Greg Abolo, (LinkMoment).
Kidnapping for ransom was hitherto an unknown criminal phenomenon in Nigeria before 1984, when in a gangland style of the mafioso, some Nigerian agents combined with Israeli secret service personnel (or so it was alleged), made an audacious bid to abduct the former Nigerian minister of Transport in the overthrown democratic regime of President Shagari.
The attempted kidnap was botched at Gatwick airport by the British Metropolitan police where ex-minister Alhaji Umaru Dikko had been crated, ready for repatriation to Nigeria, and the kidnap operatives arrested. The news of the saga gripped the psyche of the citizenry like the chilly harmattan wind on the plateau and that inaugural attempt became the manure that fertilized the imagination of dare devil militants who used that incident to take their struggle for an equitable inclusion into the oil industry that impoverished the indigenous Niger Delta Peoples, but prospered the oil companies and the government exceedingly, to another level.
Kidnapping was used as a tool to frustrate the expatriate community in the business, seen as fat cats, coming from diverse countries abroad to take up plum jobs , while employment and basic amenities were denied the natives in the face of the despoliation of their environment.
It succeeded because the expatriates left in droves, rather than stay and be kidnapped for ransom.
The after effects were that the oil companies had no other option but to employ indigenous people they had previously scorned and ameliorate the living conditions of their host communities to certain levels.
Unfortunately, there’s a limit to the number of people the industry can take in. While the wealth has spread out a little, millions are still wallowing in despondency and poverty, while seeing flashy displays of affluence around them.
Criminality then quietly crept into what was once known as a means for struggle and advancement for in the absence of white expatriates to kidnap, affluent natives became prime target of kidnap~for ~ransom bandits and the cash exchange involved in the nefarious business got into several millions of naira.
Now it has descended to the kidnap of septuagenarians and octogenarians that has left the entire State boiling with rage.
Like the kidnap of an 85 year old Madam Uzor in Kwale, Ndokwa West Local Government Area in March 2016.
The widow was relaxing quietly in her retirement home one evening when some hoodlums forced themselves into her house, built for her by her children, and spirited her away to an unknown destination. The kidnappers demanded for a ransom of 30 million naira. The man that handled the negotiations on behalf of the family tactfully recorded every conversation he had with the kidnappers. The ransom was eventually scaled down to 1.3 million naira and dropped at a dark spot between Ushie and Ashaka within the same locality. The Kwale town Vigilante group staked out the cash drop venue and saw a man making phone calls. As soon as they closed in on him, he threw the phone away into the forest. Though he was arrested and handed over to the police.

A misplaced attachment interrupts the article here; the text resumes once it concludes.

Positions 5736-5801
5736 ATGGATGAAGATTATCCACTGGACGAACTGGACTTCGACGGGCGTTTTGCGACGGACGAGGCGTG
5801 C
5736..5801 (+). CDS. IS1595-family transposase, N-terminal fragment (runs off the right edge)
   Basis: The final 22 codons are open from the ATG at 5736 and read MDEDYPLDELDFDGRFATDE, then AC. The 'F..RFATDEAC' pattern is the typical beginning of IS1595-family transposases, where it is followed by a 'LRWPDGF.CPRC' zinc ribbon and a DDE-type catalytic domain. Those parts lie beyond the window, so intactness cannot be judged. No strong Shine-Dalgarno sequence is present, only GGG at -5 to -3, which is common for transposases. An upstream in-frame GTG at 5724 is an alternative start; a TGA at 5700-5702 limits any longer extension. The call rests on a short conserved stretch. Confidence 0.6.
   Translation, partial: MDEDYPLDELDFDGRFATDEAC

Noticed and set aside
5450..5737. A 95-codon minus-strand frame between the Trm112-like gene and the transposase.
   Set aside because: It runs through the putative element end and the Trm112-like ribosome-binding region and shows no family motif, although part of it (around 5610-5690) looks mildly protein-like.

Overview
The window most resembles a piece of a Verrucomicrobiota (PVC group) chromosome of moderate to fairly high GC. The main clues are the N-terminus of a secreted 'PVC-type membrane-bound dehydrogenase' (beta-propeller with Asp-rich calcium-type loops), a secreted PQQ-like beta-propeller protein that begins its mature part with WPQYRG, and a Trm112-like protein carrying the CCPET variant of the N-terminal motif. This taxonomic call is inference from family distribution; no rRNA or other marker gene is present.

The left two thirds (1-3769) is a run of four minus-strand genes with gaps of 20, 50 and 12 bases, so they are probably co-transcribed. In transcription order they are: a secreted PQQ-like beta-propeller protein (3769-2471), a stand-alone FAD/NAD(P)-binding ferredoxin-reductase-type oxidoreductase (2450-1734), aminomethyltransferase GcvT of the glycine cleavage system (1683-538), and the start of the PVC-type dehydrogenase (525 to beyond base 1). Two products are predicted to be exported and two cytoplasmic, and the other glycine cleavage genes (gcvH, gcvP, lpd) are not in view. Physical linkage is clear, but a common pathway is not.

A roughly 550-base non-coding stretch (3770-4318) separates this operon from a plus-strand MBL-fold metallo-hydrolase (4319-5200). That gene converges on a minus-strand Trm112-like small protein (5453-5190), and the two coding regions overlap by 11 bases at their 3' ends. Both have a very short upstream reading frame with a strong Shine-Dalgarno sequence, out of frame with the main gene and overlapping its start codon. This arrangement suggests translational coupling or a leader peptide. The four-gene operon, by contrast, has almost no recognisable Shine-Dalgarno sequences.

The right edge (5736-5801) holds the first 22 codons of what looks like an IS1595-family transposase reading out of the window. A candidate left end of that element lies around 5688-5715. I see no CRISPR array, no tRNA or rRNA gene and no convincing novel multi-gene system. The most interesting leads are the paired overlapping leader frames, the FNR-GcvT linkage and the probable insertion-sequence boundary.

An analysis of the negotiations brought one thing to the fore: that the kidnappers had inside knowledge of the family. Their negotiator gave information about the woman’s children staying abroad who he said can easily afford to pay the ransom.
And again, the voice was easily recognizable by the family. It resembled that of Madam Uzor’s former driver, who had earlier on been dismissed for dereliction of duty. The vigilante equally arrested and handed him over to the police.
With 1.3 million naira cash in the kitty of the kidnappers, it becomes easy to frustrate any diligent prosecution.
Gaps quickly arose. It is said that the police made no strenuous efforts to retrieve the handset that one of the suspects threw into the bush by combing the area or liaising with network providers to trace all their tracks.
Secondly, the Police discharged the prime suspect, who was the woman’s former driver, and then asked the family to produce other suspects if they had anymore. Dispirited, the family abandoned the pursuit of the case.
So many of such cases abound in Delta State of kidnap suspects being freed on whatever grounds by security agencies leading to more of such kidnap cases reoccurring because the kidnappers know that loopholes to set them free abound.
It has now reached the level of affluent Deltans taking their aged parents out of villages to stay with them in the cities they reside in and in some cases taking them outside the country, all for the fear of Insecurity in the Big Heart. Delta State is now a State you’d find palatial buildings in villages without residents, only coming awake when the dead are flown in for burial, and the police would be up and about to provide security for the visitors who no longer spend much time at home out of fear of being kidnapped.
The only way out is for the Police to really do it’s work and save Delta State from the hands of kidnappers. It leaves very little to the imagination why there has been no conviction of kidnap suspects in the State, at least nothing significant has come out of it, but I stand to be corrected. This is despite the death penalty law passed by the State House of Assembly in the Uduaghan administration.
There are vigilante groups in practically every Delta Community who are ready to partner with the police if cases cease to be bungled, so that Delta State can develop productively.
Written by Greg Abolo
You may reach the author via [email protected].
Mr. Greg Abolo is Public Affairs analyst.